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Irina Slav

Irina Slav

Irina is a writer for Oilprice.com with over a decade of experience writing on the oil and gas industry.

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The Major Problem With Shutting Down Oil Wells

Oil well shut-ins are the new black. Everyone, especially in the U.S. shale patch, seems to be shutting in wells in response to what is shaping up to be the Great Glut of 2020. Now, many are asking how all these wells will be restarted once prices improve. 

The answer? Nobody knows.

Shutting in oil wells is markedly different from flipping a switch. It is a job that has to be done with extreme care based on the characteristics of the formation into which the well is drilled, its rate of production, and the specificities of the oil that flows from it. 

But even with careful planning, there is a risk of permanent damage if the well remains shut-in for more than a couple of weeks. 

Here are some of the problems shutting-in could cause in oil wells.

Under pressure

There is a kind of routine well shut-in that aims to increase the output of oil and/or gas by letting the pressure in the rock that contains the hydrocarbons build up. These shut-ins never last months, however. They are a short affair, and they are only suitable for wells drilled in rocks that have the “proper” pressure--that is, pressure that has the potential to build up.

This is not the case with low-pressure wells. In low-pressure wells, experts from the Journal of Petroleum Technology write, a shut-in could negatively affect the permeability of the oil-bearing rock. 

What is permeability? The tiny little pores in the rock where the oil and gas hide. High reservoir pressure pushes them out relatively easily. Low reservoir pressure keeps them in. The problem is solvable with chemicals, the experts note, but let’s not forget that chemicals cost money, which would increase the cost of reviving the shut-in wells.


Crossflow refers to the flow of oil and gas from high-pressure areas in the rock formation to low-pressure areas. (Yes, rock formations are not as homogenous as one might hope) On the one hand, this is a problem because the recovery of oil and gas from a low-pressure area in the formation is more difficult. On the other, crossflow is problematic because it results in the undesirable mixing of different kinds of hydrocarbons from different areas in the formation. Separating the different hydrocarbons after the fact may not be possible.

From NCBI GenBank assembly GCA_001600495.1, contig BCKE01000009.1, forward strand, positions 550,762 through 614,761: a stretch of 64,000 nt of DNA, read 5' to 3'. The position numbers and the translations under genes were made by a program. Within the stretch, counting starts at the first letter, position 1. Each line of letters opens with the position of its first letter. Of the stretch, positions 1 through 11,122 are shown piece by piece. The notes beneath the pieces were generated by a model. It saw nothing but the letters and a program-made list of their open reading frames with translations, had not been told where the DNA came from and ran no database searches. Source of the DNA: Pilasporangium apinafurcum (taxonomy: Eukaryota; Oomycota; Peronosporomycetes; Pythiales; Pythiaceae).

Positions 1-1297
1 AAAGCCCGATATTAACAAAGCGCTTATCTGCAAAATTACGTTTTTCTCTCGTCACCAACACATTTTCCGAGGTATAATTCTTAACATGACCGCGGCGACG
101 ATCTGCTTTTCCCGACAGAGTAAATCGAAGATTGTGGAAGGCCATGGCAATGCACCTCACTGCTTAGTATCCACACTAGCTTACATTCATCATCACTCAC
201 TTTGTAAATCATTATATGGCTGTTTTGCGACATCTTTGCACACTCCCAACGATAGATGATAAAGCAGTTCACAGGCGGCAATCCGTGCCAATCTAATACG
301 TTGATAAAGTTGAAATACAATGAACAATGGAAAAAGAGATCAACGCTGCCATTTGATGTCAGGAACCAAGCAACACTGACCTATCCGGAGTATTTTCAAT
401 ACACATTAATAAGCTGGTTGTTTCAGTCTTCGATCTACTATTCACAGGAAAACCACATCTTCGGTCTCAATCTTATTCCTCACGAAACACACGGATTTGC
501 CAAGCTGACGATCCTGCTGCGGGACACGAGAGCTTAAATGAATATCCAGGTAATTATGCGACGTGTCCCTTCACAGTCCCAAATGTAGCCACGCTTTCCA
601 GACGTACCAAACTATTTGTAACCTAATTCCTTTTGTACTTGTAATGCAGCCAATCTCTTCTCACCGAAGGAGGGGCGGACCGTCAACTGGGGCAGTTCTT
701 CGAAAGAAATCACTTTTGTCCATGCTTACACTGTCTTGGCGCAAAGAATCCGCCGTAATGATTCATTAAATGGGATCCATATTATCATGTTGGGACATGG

The undulating wellbore

Undulations of the wellbore are common in horizontal wells. One of the great advantages of horizontal wells is the increased contact between the well and the reservoir. The purpose of wellbore undulations is to further increase the contact between the well and the reservoir and improve output. However, things get tricky with shut-ins.

Related: A Major Bull Run Is Forming In Oil Markets

Water buildup in the well is one problem that experts warn could render the well unusable eventually. If enough water collects in the well, pumping it all out to get back to the oil may become uneconomical, the JPT authors note. Other experts note that water is not the only substance that would build up in a horizontal well if it is shut-in for a lengthy period. Heavier hydrocarbon fractions such as paraffin and tar could also accumulate in the wellbore and affect the future performance of the well negatively.

Not all wells are created equal

Undulations are not the only problem for shale well shut-ins. The bigger problem is that shale wells shut-ins are terra incognita for the industry, while in conventional oil drilling, there is a lot of information on how to properly shut in wells.

Because of the specific nature of shale wells, there is a host of problems that could be caused by a lengthy shut-in, one expert in that particular field told the JPT, from problems with the on-ground equipment to unexpected chemical reactions in the reservoir rock. In any case, water will build up as tends to happen with all shut-in wells.

Wild cards

Picking the best well to shut in seems to be a very tricky business, and even if you are careful with the picking, you could still get a nasty surprise when you try to resume pumping from that well. And this is where the most unpleasant difference between conventional and shale oil wells seems to lie: conventional wells don’t necessarily need to be shut in.

As the chief of Russia’s Zarubezhneft recently told local media, with a conventional well, all you need is to adjust the flow rate by 2-3 percent lower, and you could get a total output reduction of 200,000 to 300,000 bpd. This does not seem to be an option in the shale patch where all reports are either about well shut-ins or the suspension of new well drilling and fracking.

The United States is on track to reduce its crude oil production by 1.7 million bpd. Most of this would come from well shut-ins in the shale patch. Because of the lack of evidence about the most likely effects of these shut-ins on production, the next few months will be interesting. Perhaps there won’t be much damage and producers would be quick to ramp up once prices improve. Or maybe many of those wells will need to be plugged and abandoned, and new wells would need to be drilled. 

Uncertainty still reigns.

By Irina Slav for Oilprice.com

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